Here’s the major theme in the metals sector: Either gold is just too darn expensive or else the rest of the metals (precious and industrial) are a screaming bargain down here. This is an anomaly that will eventually be corrected.
The good news is that, as a spread trader, you don’t have to guess which of these metal markets are priced correctly and which are not. You are simply betting on the return to normal in the relationship. If gold crashes while the other metals sit there, the spreads converge. If the other metals explode higher and catch up to gold, the spreads converge. There are actually five different scenarios of how the spreads can converge. Kinda like the old saying “Heads I win, tails you lose”. That’s a pretty good position to be in. Take a look at the charts and see for yourself.
The gold/silver spread tagged 80:1 at the end of August and began to retreat. As you can see on the monthly timeframe, the last couple of time the ratio reached 80:1 it quickly rolled over and began a major decline. If history were to repeat, the strategy would be to short gold and buy silver.
The ratio between 50,000 lbs of copper and 100 oz. of gold dropped just below 1:1. Over the last couple of decades, this has proven to be a temporary event and, therefore, a great buying opportunity. Be careful, though. You can see that the ratio has the potential to move substantially lower before recovering. The lows of the financial crisis prove this.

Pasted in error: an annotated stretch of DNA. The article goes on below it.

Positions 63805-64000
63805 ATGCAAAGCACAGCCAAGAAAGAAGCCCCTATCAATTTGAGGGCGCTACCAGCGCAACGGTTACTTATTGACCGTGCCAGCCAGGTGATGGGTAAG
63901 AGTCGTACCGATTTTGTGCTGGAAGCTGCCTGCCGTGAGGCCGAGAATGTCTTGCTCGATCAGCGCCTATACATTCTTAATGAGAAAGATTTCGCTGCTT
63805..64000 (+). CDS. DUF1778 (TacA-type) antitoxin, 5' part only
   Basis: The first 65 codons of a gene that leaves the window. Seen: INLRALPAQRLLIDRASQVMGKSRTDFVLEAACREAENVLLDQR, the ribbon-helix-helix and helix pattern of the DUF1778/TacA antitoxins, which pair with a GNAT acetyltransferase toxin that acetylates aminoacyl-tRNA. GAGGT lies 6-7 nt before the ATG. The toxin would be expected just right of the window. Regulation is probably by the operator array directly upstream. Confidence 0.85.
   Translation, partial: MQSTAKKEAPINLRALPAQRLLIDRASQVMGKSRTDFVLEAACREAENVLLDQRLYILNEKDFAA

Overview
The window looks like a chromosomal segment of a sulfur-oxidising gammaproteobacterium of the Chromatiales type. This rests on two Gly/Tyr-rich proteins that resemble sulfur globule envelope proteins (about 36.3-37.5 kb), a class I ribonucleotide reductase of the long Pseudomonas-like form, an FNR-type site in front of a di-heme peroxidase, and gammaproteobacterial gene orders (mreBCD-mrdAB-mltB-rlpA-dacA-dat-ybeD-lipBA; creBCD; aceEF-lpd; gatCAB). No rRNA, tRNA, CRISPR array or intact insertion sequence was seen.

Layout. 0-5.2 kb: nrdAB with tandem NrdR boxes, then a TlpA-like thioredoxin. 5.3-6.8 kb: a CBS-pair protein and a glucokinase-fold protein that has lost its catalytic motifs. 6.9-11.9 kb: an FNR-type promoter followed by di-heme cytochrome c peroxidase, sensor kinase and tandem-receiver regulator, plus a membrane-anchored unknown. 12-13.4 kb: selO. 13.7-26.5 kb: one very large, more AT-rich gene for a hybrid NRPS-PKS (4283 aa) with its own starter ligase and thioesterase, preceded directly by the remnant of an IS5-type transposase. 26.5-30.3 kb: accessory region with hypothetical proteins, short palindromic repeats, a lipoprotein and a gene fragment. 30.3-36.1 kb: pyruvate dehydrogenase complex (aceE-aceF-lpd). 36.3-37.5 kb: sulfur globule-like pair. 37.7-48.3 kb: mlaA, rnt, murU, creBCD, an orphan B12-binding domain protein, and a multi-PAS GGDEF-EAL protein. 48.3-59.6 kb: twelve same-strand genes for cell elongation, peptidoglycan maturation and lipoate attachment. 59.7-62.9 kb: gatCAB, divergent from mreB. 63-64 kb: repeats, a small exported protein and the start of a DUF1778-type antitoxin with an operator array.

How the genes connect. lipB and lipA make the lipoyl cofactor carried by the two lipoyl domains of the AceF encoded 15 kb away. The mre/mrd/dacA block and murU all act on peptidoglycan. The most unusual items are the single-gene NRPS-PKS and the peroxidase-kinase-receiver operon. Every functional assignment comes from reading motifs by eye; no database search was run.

The platinum/gold spread inverted and hit a record low this year. The ratio hit the second-lowest level on record. We wrote a more in-depth post on this one earlier. It has been a favorite trade on the long side anytime you can buy the platinum under the gold.
The relationships between crude oil and its products have been in transition. The products reached historically unsustainable premiums over crude oil this summer and came crashing down. Rebounds could provide short sale opportunities. In addition, gasoline traded at a significant discount to ultra-low sulfur diesel fuel and it is now on the mend. Seasonal support kicks in soon, so buying a pullback in the gasoline/ULSD spread might be an appealing opportunity.
FYI: Until the spring of 2013, the ULSD was actually the heating oil contract. The only thing that changed is that the futures contract specs are now based on 15 PPM (sulfur content) rather than 2,000 PPM. This was done to comply with changes in the EPA rules that require lower sulfur content in distillate fuels. So don’t freak out about this being a new market. The ULSD is strongly correlated to heating oil so the historic price data should still serve as a good guideline for price boundaries.
Anytime the ULSD/crude oil ratio has hit 1.45:1 or higher, it has eventually petered out and then dropped back under 1.2:1. It appears to have peaked out months ago. However, there may still be plenty of downside ahead. Selling rallies in this spread could be the way to go.